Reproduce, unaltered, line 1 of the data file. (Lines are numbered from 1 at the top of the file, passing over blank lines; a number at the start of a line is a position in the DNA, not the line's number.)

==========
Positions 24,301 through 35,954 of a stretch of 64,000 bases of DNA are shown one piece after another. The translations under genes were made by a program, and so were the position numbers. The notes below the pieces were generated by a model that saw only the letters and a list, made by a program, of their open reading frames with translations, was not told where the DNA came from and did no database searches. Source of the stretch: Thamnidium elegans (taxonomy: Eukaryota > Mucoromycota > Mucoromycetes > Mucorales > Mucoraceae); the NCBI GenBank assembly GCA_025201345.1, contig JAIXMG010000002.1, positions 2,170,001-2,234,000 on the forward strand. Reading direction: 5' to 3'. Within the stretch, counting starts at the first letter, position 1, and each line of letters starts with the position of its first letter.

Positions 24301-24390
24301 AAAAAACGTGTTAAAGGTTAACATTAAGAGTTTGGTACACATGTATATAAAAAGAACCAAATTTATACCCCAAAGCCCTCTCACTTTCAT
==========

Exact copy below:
Positions 24,301 through 35,954 of a stretch of 64,000 bases of DNA are shown one piece after another. The translations under genes were made by a program, and so were the position numbers. The notes below the pieces were generated by a model that saw only the letters and a list, made by a program, of their open reading frames with translations, was not told where the DNA came from and did no database searches. Source of the stretch: Thamnidium elegans (taxonomy: Eukaryota > Mucoromycota > Mucoromycetes > Mucorales > Mucoraceae); the NCBI GenBank assembly GCA_025201345.1, contig JAIXMG010000002.1, positions 2,170,001-2,234,000 on the forward strand. Reading direction: 5' to 3'. Within the stretch, counting starts at the first letter, position 1, and each line of letters starts with the position of its first letter.